I’ve put your application back to you to add more detail. Please note: any verified competencies that you edit will become unverified and need verifying again.
My First Submission (returned to me);
As part of the robotic process automation, my team suggested an improvement to automate the intercompany invoice process.
However, to achieve maximum efficiency with this RPA idea, I lead workshops to bring other teams within finance in line with our process for issuing inter company invoices.
This involved me;
– hosting meetings with all countries to present RPA idea and current process for issuing invoices.
– Work with RPA team to ensure they have all required information regarding process automation for intercompany invoice process.
– Help support other finance teams with implementation of standard process so they could also adopt the RPA solution.
– Write SOP and documentation on standard to ensure there is sufficient support and backup for the process.
My Second Submission (sent on for assessment);
Outside of the monthly reporting periods, I have a strong focus on process improvement initiatives (also encouraging my team members to contribute with how we can improve our daily work activities).
One of the main areas of my focus has been the standardization and improvement of the intercompany recharge process.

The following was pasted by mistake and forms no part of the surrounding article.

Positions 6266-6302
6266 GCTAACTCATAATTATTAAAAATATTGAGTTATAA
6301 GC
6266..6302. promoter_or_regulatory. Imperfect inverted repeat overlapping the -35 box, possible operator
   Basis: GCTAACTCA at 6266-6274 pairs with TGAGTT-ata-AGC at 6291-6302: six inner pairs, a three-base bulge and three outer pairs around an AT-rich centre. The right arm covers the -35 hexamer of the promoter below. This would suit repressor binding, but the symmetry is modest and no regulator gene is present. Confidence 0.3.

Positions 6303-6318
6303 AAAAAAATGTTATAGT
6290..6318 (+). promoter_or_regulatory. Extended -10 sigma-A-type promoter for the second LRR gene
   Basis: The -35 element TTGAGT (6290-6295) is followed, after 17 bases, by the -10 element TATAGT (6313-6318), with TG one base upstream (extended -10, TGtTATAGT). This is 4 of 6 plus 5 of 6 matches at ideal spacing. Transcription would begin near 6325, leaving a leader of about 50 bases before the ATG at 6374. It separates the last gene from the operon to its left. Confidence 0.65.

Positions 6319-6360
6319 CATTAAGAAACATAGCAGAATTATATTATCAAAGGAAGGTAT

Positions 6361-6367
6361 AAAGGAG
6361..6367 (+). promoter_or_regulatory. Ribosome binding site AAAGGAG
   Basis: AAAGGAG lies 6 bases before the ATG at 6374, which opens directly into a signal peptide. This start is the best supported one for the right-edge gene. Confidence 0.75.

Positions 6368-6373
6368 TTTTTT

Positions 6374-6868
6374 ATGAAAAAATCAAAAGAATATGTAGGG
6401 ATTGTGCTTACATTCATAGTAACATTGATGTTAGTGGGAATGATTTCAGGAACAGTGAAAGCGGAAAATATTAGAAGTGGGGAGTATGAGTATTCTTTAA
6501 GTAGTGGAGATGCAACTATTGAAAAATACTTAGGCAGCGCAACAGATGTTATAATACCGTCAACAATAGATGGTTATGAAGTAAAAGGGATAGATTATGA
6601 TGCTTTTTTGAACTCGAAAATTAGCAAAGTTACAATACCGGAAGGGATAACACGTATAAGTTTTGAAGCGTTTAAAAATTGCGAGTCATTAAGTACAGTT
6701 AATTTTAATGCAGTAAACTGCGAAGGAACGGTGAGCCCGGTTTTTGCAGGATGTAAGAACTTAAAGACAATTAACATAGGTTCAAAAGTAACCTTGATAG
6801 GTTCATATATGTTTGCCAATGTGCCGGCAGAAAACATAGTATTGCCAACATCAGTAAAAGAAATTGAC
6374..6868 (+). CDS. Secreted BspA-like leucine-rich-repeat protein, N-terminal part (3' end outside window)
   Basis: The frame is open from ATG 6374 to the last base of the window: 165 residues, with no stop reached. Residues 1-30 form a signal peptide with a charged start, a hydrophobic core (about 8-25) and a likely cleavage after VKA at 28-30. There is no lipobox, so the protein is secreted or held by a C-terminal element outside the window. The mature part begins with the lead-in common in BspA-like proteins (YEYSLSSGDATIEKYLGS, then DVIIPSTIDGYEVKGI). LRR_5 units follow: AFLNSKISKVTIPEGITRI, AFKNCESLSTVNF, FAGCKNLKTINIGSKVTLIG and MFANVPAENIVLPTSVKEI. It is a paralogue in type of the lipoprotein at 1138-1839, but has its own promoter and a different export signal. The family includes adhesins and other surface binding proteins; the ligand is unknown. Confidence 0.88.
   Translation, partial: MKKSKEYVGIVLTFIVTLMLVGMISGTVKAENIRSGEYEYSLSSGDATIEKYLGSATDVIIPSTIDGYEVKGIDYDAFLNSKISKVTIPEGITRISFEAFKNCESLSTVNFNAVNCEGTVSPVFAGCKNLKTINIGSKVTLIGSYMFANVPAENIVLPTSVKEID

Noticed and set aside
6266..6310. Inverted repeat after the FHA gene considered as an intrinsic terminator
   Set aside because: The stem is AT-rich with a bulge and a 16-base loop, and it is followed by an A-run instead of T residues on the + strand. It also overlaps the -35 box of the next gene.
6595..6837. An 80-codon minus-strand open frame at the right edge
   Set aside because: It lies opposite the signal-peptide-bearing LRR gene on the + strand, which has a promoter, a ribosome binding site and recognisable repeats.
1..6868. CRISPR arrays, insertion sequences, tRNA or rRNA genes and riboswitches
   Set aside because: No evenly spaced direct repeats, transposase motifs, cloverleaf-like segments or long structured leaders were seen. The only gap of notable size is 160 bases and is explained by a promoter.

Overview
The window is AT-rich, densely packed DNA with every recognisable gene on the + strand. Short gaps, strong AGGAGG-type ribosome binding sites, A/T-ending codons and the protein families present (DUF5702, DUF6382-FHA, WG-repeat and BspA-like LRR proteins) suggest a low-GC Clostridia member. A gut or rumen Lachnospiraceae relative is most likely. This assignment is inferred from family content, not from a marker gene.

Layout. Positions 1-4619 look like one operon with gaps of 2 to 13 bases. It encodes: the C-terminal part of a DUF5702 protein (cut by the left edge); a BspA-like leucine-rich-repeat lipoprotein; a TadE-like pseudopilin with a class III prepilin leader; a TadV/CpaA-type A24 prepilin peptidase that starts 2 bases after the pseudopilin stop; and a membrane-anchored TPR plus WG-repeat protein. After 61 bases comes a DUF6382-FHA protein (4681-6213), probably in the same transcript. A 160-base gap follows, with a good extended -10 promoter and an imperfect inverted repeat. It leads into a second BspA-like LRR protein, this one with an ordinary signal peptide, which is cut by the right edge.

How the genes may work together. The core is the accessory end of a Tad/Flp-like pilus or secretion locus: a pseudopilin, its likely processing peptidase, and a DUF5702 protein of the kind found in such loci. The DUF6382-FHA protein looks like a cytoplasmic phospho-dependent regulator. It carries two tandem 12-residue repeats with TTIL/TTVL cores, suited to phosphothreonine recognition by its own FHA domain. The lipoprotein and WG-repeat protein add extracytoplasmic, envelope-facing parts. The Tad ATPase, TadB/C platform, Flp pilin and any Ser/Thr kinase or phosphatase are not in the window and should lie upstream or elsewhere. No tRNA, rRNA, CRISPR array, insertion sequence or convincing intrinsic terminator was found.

Previously, all teams within our department followed a different process and flow on issuing internal invoices. I identified that we had a best in class process, as we have a clear reconciliation of all costs to be recharged, smooth process on issuing the invoice and the final invoice is delivered to the counterpart with a clear set of supporting documentation.
With this in mind, I presented our process to other teams with the aim of standarding the processing across all of the other teams/regions.
In order to overcome the resistance presented by some of my colleagues, I told them how much time this saved us and how easy it was for the accountants to reconcile their costs to be recharged.
I also attended meetings with our in-house RPA (Robot Process Automation) team and explained to them the part of the process, which is very repetitive (data entry to raise invoice and sending final invoice, documentation to counterpart) so this could be performed by the robot and give the accountant more time to spend on value added activities like analysis.
I was also required to spend additional time one on one with other Team Leaders to go through the specifics of the process we have, so they can adopt within their team.
You can see a clear difference between the two statements.
In hindsight I had rushed my first application just to get submitted and out of the way, but you need to take time and ensure you support the competency you are documenting.
Get it right first time and add the sufficient depth to your PER to avoid it being returned!
*I’ll confirm on this blog post once I have it all approved and final.